Designed by: Nate French
Published by: Fantasy Flight Games
Player Count: 1 to 2 (or 1 to 4 with 2 core sets)
Main Mechanisms: Cooperative, Hand Management, Variable Player Powers
Game Time: 45 to 60 minutes
The Lord of the Rings: The Card Game is a living card game from Fantasy Flight games. Living card games are a variant of the trading or collectible card game genre with fixed distribution. This means that instead of having randomized packs of cards (like Magic, Yu-Gi-Oh!, or Star Wars Destiny) you get core sets and expansions that have a preset list of cards. When you pick up an expansion you’ll know exactly what you’re getting because all copies of that expansion are identical. Each expansion also contains enough copies of every player card so that you could put the maximum in your deck, plus new scenario cards. This makes it easier (and cheaper) to collect cards for a game you enjoy playing.
In The Lord of the Rings: TCG, each player assembles up to 3 heroes as well as a customized deck of allies, events, and attachments. Each turn, players will play cards from their hand, commit characters to questing in order to try and advance the scenario, move to new locations, defend against attacks, and attack enemies. If they can successfully advance through all scenario cards, they win! If all their heroes are defeated or their threat reaches 50, a player is eliminated; and if all players are eliminated the game is lost.
Heroes ready to begin the scenario.
Each scenario is made up of a number of quest cards that you progress through sequentially, and also has a number of encounter icons that tell you which encounter sets are shuffled together to create the encounter deck which adds cards to play every turn. Characters can commit to perform tasks, but actions like questing, defending, and attacking will exhaust the characters and they don’t ready until the end of the turn. As such, questing characters usually can’t be used to defend or attack later so you need to evaluate the staging area and use your characters as effectively as possible each turn.
I’ve only played this non-solo once or twice, so this review is based solely on my solo experiences of the game.
Playing this game solo means you’re only drawing 1 new encounter card each turn, so the threat in the staging area doesn’t increase as quickly, but is also means that you have to be able to handle everything with just the cards in your single deck. With 2 or more players you can try to specialize more, for example: have a player focus on questing and another focus on dealing with enemies, but playing solo you don’t have that kind of flexibility. It can be an interesting puzzle when deck-building.
I’ve played mostly with the starter decks for each sphere of influence (factions basically) so I haven’t done much experimenting with custom decks yet. Each sphere seems to have things it’s good at (blue is good at questing, red is good at dealing with enemies, etc.) and for a solo deck you’re going to want to have at least 2 spheres accounted for in your deck. This creates an interesting dynamic because cards need to be completely paid for by resources matching their sphere. In the starter decks this isn’t an issue since all 3 of your heroes are the same sphere. However, if you have different spheres on your heroes then more expensive cards will take even longer to pay for because you’ll have to save up resources on individual heroes (and by default you only gain 1 resource per hero per turn).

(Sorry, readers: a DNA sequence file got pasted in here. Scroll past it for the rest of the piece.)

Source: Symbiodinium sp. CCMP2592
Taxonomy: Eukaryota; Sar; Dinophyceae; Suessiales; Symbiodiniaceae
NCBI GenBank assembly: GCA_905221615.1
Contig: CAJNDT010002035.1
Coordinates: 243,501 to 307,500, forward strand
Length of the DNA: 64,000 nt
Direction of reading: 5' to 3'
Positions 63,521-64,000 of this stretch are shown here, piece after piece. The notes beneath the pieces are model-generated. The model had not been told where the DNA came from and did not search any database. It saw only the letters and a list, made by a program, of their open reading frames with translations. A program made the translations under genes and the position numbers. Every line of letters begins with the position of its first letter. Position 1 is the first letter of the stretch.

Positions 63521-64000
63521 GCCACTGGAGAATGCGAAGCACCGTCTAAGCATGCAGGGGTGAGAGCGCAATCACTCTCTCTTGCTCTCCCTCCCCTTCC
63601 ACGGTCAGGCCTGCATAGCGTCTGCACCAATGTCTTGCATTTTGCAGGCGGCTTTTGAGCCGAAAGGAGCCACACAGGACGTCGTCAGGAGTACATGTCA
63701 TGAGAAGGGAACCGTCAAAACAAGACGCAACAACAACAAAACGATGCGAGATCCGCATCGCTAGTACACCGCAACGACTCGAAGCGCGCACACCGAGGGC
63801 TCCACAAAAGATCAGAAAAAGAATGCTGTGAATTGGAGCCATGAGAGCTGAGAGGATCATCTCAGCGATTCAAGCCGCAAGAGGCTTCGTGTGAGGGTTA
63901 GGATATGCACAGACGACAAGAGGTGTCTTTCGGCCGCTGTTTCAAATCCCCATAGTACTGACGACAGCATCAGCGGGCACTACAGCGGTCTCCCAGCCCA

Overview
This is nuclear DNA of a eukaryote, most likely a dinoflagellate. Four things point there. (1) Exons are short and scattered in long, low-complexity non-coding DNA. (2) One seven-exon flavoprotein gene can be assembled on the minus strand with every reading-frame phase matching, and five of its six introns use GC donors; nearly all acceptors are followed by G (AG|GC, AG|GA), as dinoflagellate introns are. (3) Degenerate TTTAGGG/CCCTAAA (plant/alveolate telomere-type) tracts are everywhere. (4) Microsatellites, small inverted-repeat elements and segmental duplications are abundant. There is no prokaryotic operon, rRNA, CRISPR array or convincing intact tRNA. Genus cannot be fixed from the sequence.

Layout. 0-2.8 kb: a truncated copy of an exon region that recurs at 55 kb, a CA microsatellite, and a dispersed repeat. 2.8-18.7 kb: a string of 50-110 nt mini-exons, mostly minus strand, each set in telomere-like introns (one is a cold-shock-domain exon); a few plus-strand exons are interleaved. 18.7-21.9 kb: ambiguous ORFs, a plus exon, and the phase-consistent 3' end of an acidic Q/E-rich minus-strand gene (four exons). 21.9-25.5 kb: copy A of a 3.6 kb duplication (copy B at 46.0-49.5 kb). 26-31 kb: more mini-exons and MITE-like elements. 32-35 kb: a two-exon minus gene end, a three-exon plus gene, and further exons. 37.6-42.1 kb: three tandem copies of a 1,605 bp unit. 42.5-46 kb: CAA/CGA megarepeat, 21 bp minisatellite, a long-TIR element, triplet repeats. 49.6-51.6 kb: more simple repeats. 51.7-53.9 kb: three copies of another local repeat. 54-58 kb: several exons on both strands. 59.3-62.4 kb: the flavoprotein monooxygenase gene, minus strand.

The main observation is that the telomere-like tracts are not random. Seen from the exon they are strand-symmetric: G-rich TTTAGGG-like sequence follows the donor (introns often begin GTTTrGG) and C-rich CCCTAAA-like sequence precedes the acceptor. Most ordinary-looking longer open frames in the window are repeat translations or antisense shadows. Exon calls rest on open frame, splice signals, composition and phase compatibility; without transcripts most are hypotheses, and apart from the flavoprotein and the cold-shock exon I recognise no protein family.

So far I think playing solo has been really fun. The puzzle-y aspect for deck building makes different strategies work better or worse than when you can specialize decks playing together. Some scenarios work better or worse playing solo (the intro scenario is about 50/50 win/loss ratio with the base game decks played solo but definitely higher with a custom solo deck) but I think solo play definitely can be competitive in playing through the scenarios to see all the story.
I think the hardest part of playing solo is consistently getting what you need to get through a specific part of the game. Since your deck needs to be able to quest AND deal with enemies AND everything else, if you get a bad shuffle you can end up really screwed. If you draw all combat cards early and can’t progress the quest reliably, or if you’re drawing lots of enemies from the encounter deck and have mostly questing cards in your hand, you can end up getting overwhelmed by one thing or the other and lose. You can try to build your deck to minimize this, but there will still be times it doesn’t work and the scenario ends uncompleted. Those times I usually just reshuffle everything and try again!
Have you played LotR LCG? Is there a player count (1 to 4) that you prefer playing at? BGG suggests playing at 2 so I might try that again when my sister visits later this month (or try double-handing it sometime in the future). Let me know your thoughts, opinions, ideas, or comments here or on social media!
Scott – The Solitary Meeple
Open the box, a ridiculous amount of cards, that come in 2 bags, no idea how to order them, a manual that didn’t explain how to set up, at least I didn’t understand it. Gave up, and sold it at a loss. Never looked back. I never heard anyone saying anything positive about this game. Avoid.
Fantasy Flight LCG’s are not known for good storage options out of the box, that’s definitely a given, lol. I found that the descriptions and pictures in the rulebook were adequate for first-time setup and play, though I do place some things in different places due to personal preference now that I’ve played it and seen how I prefer to organize the gaming area, but I also am pretty good at deciphering rules. I’ve seen both positive and negative reviews for the game and since it’s something I enjoy I wanted to put out a positive review to show my support. Different viewpoints and thoughts are good for discussion, thanks for commenting!